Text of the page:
A small-business poll paints a grim outlook for Black-owned companies, suggesting that more than half may be forced to close by April 2021 without federal relief.
The poll asked 600 entrepreneurs from all backgrounds how long they believed they could remain open in the current coronavirus-slammed economy without government aid. Only 40% of Black respondents said they could last more than six months, compared with 46% of Asian respondents, 48% of Latinx and 55% of white respondents.
The demise of small businesses would devastate Black communities according to Main Street Alliance and Color of Change, the two groups that conducted the poll, released Friday. Recovery would take decades, said Color of Change.
"The devastating consequences of these closures will ripple throughout Black communities and last for generations," Color of Change President Rashad Robinson said in a statement. "Our federal government can no longer wait to bring immediate, accessible relief to Black small businesses."
Congress must pass the Health and Economic Recovery Omnibus Emergency Solutions Act, or HEROES Act, said Amanda Ballantyne, Main Street Alliance's executive director. The legislation should include subsidies to small businesses, eviction protection and expanded unemployment insurance, she said.
Ballantyne said Black businesses in particular are in danger of failing because many were denied funding designed to keep small companies afloat during the pandemic, including the Paycheck Protection Program and the Economic Injury Disaster Loan, or EIDL.
Flaws in PPP
Of the Black-owned small businesses lucky enough to get federal relief, many received less money than they applied for, said Ballantyne. One example is that of Miami business owner Kimberly Douglas, whose one-year-old company produces a film festival highlighting movies directed by women.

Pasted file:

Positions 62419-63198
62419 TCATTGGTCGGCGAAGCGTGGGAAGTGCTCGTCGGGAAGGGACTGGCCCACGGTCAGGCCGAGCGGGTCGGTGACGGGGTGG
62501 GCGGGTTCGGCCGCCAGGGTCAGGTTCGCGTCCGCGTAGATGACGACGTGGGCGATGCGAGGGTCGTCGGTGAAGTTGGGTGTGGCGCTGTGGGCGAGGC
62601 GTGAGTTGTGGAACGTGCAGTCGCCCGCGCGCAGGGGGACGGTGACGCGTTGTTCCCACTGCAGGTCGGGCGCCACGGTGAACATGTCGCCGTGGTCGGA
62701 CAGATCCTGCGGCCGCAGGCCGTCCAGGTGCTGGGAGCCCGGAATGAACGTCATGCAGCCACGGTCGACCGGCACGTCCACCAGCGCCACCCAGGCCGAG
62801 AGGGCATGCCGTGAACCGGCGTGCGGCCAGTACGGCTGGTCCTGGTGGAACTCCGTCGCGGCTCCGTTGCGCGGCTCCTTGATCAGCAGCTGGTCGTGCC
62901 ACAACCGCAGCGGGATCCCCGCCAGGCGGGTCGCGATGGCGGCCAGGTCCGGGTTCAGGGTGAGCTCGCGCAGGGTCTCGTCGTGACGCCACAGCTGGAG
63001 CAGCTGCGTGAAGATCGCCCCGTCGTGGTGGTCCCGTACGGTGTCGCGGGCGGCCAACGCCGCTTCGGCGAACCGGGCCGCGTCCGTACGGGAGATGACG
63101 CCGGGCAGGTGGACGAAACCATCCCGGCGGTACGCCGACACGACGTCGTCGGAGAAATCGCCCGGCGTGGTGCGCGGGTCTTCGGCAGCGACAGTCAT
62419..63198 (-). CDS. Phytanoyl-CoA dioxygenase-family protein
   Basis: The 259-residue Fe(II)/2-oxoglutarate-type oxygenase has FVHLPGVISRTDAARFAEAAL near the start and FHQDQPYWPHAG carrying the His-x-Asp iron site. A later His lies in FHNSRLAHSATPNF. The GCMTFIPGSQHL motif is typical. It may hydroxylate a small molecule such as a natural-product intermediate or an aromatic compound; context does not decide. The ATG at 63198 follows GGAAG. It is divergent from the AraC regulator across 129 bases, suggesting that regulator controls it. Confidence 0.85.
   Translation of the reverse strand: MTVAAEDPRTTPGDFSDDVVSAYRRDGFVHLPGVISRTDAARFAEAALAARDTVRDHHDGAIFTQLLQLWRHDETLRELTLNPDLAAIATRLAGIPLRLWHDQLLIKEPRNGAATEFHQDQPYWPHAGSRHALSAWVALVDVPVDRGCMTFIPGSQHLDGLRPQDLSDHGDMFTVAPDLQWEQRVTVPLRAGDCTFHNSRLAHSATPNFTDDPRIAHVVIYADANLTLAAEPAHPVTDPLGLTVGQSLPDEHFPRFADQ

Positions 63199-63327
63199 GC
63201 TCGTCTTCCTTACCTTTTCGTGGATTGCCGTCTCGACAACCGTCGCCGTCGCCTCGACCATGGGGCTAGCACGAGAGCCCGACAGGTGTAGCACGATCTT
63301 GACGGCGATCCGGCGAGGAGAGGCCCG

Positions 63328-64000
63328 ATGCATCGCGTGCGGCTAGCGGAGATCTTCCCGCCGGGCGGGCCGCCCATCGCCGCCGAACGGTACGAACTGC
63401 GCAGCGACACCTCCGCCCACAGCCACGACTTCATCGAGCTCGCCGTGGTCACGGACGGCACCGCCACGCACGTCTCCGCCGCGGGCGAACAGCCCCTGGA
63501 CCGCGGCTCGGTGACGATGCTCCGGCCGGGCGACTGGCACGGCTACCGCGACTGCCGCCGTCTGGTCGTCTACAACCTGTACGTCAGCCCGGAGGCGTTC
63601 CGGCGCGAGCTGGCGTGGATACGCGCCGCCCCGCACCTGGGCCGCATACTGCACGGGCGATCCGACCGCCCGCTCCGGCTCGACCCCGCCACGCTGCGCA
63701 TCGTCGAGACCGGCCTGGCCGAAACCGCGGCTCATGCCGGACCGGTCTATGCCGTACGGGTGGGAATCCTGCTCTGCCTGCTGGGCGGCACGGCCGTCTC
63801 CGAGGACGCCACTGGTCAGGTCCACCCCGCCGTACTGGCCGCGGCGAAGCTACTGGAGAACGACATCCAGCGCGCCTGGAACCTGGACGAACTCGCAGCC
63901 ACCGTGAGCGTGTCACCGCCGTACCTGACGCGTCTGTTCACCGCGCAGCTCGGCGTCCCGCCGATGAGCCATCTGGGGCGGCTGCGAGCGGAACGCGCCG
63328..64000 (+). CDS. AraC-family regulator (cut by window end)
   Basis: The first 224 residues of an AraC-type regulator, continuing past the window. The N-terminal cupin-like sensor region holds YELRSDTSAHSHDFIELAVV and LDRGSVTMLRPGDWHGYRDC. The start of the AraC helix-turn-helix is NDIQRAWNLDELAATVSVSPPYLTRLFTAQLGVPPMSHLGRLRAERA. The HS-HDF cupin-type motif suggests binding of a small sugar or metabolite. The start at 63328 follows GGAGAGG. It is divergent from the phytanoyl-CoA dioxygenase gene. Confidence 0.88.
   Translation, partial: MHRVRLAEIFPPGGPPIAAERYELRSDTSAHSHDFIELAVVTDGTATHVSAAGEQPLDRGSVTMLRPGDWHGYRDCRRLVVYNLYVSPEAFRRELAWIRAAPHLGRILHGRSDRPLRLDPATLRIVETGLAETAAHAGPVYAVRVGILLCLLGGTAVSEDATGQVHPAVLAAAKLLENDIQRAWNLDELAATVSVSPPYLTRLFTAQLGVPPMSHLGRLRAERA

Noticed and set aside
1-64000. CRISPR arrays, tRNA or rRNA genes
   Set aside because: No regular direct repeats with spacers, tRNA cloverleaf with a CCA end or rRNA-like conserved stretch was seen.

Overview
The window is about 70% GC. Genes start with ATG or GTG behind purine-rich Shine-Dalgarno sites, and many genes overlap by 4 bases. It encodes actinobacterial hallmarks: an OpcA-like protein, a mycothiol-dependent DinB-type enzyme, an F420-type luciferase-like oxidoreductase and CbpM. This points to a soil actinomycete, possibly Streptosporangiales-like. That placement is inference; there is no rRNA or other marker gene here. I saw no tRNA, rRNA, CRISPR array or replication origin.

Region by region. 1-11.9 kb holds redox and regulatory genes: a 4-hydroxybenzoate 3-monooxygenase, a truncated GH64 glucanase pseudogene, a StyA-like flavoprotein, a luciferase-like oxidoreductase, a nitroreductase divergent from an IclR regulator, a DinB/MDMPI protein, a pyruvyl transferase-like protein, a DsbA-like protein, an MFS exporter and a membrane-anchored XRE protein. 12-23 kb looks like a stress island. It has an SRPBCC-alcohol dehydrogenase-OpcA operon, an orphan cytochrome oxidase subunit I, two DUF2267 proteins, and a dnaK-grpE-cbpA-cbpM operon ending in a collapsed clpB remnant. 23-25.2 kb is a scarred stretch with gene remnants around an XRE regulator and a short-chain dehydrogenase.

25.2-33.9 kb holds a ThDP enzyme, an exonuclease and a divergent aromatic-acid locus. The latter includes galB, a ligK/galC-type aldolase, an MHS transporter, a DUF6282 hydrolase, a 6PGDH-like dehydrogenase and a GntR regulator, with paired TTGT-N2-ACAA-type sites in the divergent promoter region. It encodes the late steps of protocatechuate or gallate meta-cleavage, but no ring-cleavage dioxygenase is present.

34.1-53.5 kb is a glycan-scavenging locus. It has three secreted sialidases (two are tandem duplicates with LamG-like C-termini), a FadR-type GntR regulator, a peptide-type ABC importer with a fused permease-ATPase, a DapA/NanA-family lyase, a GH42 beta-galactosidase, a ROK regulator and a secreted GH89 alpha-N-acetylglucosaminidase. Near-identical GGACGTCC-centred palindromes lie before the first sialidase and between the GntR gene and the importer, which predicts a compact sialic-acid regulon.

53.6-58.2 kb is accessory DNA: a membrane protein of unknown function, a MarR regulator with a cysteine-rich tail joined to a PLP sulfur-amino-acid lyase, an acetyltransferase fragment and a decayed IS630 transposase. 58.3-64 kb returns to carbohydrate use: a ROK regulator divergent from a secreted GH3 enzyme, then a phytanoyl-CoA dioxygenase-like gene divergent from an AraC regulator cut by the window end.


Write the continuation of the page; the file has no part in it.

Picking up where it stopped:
Douglas said that before the pandemic, she had 10 employees. After the coronavirus hit and Florida began its statewide shutdown, Douglas had to spend $15,000 to convert this year's film festival, typically held outdoors, to an online-only format, she said.
"The PPP I didn't even bother with," Douglas said. "We were too young of a company. We hadn't had those financial relationships, had payroll and all of that, that was requested to receive that."
Douglas applied for an EIDL, and received it — but only a partial amount. As a result, Douglas said, she had to lay off six of her employees, with four remaining as volunteers.
Delayed explanations for rejections
Many Black small-business owners were denied a loan and didn't receive an immediate explanation why, Ballantyne said. Terrika Walker, who owns a residential care facility in Louisiana, said she didn't learn why she was rejected until six weeks after she applied for a PPP loan.
Walker said the bank that accepted her application in May later fired the employee who was looking over her material. No one reviewed her application until mid-June. By then, the PPP funds were depleted, Walker said. The rejection meant all five employees at Attentive Residency had to be laid off, she said.
Walker criticized how major corporations, like Auto Nation and Shake Shack, received relief from the Coronavirus Aid, Relief, and Economic Security Act, or CARES Act, while many small businesses were shut out.
"It was a package to help out small businesses which we did not receive at all," she said.
Not receiving pandemic aid played a strong role in the demise of thousands of Black-owned businesses this year. There were more than 1 million Black-owned businesses in the U.S. at the beginning of February, according to research from the University of California at Santa Cruz, which drew from Census survey estimates. By mid-April, 440,000 black business owners shuttered for good — a 41% plunge.
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